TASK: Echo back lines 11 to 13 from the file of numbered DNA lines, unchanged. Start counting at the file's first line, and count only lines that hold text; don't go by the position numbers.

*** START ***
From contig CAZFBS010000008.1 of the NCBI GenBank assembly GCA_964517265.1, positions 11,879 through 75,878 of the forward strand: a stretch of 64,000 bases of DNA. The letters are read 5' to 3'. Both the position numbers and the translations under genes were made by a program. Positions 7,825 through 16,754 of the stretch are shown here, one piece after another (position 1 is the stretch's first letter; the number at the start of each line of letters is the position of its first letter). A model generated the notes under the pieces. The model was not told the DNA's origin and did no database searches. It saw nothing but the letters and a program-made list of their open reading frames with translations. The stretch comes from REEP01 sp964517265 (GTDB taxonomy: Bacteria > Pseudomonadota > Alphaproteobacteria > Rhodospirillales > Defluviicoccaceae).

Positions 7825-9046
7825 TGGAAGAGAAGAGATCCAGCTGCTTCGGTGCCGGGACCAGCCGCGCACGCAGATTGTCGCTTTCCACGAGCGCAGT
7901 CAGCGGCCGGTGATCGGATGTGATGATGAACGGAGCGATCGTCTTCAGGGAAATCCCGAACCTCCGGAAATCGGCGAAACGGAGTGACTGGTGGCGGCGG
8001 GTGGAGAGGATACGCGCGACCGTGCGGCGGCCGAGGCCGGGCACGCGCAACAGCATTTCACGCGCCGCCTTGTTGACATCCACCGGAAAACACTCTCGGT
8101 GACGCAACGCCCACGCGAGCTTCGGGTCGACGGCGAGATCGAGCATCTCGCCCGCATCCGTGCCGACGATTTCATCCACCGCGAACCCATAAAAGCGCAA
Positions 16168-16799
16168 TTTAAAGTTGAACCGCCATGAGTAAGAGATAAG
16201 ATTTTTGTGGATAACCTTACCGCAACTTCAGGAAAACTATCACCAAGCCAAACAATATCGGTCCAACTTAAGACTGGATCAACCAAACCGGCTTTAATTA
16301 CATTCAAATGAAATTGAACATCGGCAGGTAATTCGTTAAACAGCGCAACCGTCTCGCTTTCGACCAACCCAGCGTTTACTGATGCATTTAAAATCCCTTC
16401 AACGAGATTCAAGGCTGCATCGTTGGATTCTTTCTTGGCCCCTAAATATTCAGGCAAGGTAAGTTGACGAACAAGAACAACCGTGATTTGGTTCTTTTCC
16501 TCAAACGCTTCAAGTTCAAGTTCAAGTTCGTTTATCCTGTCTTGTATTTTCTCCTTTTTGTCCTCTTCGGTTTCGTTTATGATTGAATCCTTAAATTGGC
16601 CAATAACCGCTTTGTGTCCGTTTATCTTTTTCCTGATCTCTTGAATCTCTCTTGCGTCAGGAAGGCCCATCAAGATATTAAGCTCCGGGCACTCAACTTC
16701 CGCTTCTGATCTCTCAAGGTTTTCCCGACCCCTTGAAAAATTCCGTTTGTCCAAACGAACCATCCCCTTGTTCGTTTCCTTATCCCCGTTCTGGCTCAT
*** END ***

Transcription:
16401 AACGAGATTCAAGGCTGCATCGTTGGATTCTTTCTTGGCCCCTAAATATTCAGGCAAGGTAAGTTGACGAACAAGAACAACCGTGATTTGGTTCTTTTCC
16501 TCAAACGCTTCAAGTTCAAGTTCAAGTTCGTTTATCCTGTCTTGTATTTTCTCCTTTTTGTCCTCTTCGGTTTCGTTTATGATTGAATCCTTAAATTGGC
16601 CAATAACCGCTTTGTGTCCGTTTATCTTTTTCCTGATCTCTTGAATCTCTCTTGCGTCAGGAAGGCCCATCAAGATATTAAGCTCCGGGCACTCAACTTC